Australian politicians have condemned protests against coronavirus restrictions amid a rise in cases.
Thousands marched through Sydney on Saturday to demand an end to lockdown measures, with smaller demonstrations taking place in Melbourne and Brisbane.
At least 57 people involved in the Sydney protest have been charged, while more than 500 have been fined.
On Sunday, New South Wales (NSW) premier Gladys Berejiklian said the protesters "should be ashamed".
"Millions and millions of people across our state are doing the right thing, and it just broke my heart that people had such a disregard for their fellow citizens," she told reporters.
The state recorded 141 new infections on Sunday, the second-highest daily increase of the year. There are fears of a further rise in cases following Saturday's protests.
Authorities in NSW are expected to extend the current lockdown, which is set to end on 30 July.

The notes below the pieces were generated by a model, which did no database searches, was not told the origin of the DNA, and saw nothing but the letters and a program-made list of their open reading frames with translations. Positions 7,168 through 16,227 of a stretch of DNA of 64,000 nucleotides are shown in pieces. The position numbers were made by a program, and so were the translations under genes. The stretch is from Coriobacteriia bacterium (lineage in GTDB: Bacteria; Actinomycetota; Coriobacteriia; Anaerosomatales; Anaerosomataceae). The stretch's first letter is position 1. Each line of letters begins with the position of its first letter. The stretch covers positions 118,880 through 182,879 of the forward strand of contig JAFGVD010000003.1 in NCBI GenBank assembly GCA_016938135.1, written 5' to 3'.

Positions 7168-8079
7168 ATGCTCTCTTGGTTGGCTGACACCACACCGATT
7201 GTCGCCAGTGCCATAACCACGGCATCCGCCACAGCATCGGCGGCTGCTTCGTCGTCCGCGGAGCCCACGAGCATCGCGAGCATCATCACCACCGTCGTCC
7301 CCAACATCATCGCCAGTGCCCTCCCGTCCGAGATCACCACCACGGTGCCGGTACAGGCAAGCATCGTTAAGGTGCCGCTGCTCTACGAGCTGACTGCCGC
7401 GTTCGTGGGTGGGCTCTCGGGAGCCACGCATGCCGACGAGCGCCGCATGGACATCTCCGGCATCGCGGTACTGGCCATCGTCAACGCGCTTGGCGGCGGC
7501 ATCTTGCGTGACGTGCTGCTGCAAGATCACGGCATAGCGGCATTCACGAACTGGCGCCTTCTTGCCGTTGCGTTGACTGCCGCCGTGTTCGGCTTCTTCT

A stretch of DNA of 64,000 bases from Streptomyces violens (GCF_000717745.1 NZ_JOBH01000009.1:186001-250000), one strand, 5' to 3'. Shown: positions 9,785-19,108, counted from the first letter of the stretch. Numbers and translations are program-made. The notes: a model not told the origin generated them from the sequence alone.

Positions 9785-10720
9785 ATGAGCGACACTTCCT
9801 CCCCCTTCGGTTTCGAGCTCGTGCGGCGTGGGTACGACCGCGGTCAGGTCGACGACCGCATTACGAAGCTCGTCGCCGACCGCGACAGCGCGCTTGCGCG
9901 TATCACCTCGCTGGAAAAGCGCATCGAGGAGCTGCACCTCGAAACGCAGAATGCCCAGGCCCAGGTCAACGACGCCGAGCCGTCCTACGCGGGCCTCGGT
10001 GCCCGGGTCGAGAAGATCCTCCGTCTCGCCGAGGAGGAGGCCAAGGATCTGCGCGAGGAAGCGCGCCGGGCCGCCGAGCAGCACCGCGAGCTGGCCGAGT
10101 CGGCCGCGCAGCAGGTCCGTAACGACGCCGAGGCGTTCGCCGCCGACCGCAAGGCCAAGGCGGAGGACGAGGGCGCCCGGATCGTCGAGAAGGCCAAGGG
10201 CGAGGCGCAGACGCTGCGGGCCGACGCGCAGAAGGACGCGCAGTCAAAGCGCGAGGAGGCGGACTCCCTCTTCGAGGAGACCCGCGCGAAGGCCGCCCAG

Some 13 million Australians are back in lockdown after state governments re-imposed restrictions in recent weeks to combat the highly contagious Delta variant, which has driven up cases across the country.
Fewer than 14% of the population have been fully vaccinated, a far lower percentage than most European countries and the US.
Prime Minister Scott Morrison, who has been criticised for Australia's vaccine programme, has promised more doses to NSW.
But he said that they could not disrupt the rollout nationwide, and stressed that the lockdown in the state would only end when it brought case numbers down.
He also branded those who took part in Saturday's demonstrations "selfish" and "self-defeating", saying the protests "only risk the lockdowns running further."
Meanwhile, police in Sydney announced on Sunday that two men had been charged with hitting police horses during the protest.
A 33-year-old and a 36-year-old will appear in court today.